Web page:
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  1. #1
    Senior Member Medley's Avatar
    Join Date
    Nov 2006
    Hillsboro, OR, USA

    Photoshop Lab Color Boost Tutorial

    The idea for this started in another thread, and I was asked to write this tutorial. I hope some of you find it of interest. Here's a link to that thread: Grand Canyon!

    Before we get started, credit for the stock image goes to Jason Cheever of Calgary, AB, Canada, who posted the image at stock.xchng ( ), a royalty free image sharing website. Thank you Jason.

    So here's the initial image:

    As you can see, the image needs some color help. We're going to boost the color in Photoshop's Lab color mode. I think you'll find that it provides better results with less hassle. So off we go:

    Step 1: Covert the Image to Lab mode: Go to Image> Mode> Lab Color
    Step 2: Open a Curves adjustment: Go to Image> Adjustments> Curves.

    You will see the Curves dialog box, with the Lightness channel selected from the channel drop-down menu. If you wanted to adjust the contrast of the image, The lightness channel is the place to do it. The contrast in this image is fine, so on we go

    Step 3: Select the 'a' channel from the drop-down menu: The a channel controls magenta and green colors.

    Note: In the following screenshots, the lightness bars at the bottom and left side of the dialog box have been reversed ( notice the light side of the bars in the bottom/left of the grid. You can click anywhere on the bottom bar to reverse them. This is done for a reason. If you don't reverse the bars, the colors range from -12 to 127 in the input and output boxes in the lower left of the dialog box. By reversing the lightness bars, the values range from 0 to 100. The math is much easier.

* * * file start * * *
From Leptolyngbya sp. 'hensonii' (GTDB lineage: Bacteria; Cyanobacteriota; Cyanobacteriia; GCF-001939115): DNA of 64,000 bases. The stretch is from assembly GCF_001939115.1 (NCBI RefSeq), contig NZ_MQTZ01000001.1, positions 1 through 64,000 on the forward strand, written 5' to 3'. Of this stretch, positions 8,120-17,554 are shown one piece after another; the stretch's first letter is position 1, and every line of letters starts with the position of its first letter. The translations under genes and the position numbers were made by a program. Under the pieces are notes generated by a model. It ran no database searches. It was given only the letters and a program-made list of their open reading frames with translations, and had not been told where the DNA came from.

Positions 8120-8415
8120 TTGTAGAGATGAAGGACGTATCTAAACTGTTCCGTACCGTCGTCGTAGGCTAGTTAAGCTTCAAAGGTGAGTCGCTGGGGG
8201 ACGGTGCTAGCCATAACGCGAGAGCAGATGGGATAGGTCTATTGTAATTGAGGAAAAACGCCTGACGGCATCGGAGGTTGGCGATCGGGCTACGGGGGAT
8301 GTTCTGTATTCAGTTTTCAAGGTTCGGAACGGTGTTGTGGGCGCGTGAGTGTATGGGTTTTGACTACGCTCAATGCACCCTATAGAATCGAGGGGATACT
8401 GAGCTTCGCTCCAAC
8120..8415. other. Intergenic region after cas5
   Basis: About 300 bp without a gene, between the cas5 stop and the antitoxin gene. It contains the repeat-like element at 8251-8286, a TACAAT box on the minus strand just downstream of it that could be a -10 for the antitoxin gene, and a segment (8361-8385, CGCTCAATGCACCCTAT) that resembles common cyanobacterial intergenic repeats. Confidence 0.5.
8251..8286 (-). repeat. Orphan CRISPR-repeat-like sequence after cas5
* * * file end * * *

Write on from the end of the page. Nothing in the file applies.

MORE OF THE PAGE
The grid has also been changed from four squares to ten. This can be done be done byOption-clicking anywhere inside the grid. Lastly, in the bottom right-hand corner of the dialog box, there is an icon that switches the size of the dialog box from large to small. the large size is easiest for our purposes.

    Step 4: Boost the magentas: Click and hold on the lower-lefthand corner of the curve, and shift it right until the 'Input' box reads 25, but don't click OK. Your image should now look like this:

    It's hard not to notice the nasty magenta color cast. We'll fix that now:

    Step 5: Boost the greens: Now grab hold of the top-right corner of the curve, and shift it left until the 'input' box reads 75. We're still not done, so don't click OK. The image now looks like this:

    The greens have been boosted, and the color cast is gone. We have evened the curve out by boosting both colors by an equal amount, eliminating the color cast and saturating both the magenta and green colors.

    Step 6: Select the b channel from the drop-down menu and apply the same adjustments to the curve, boosting both the yellow and blue colors.(Don't click OK) Now your image looks like the one below: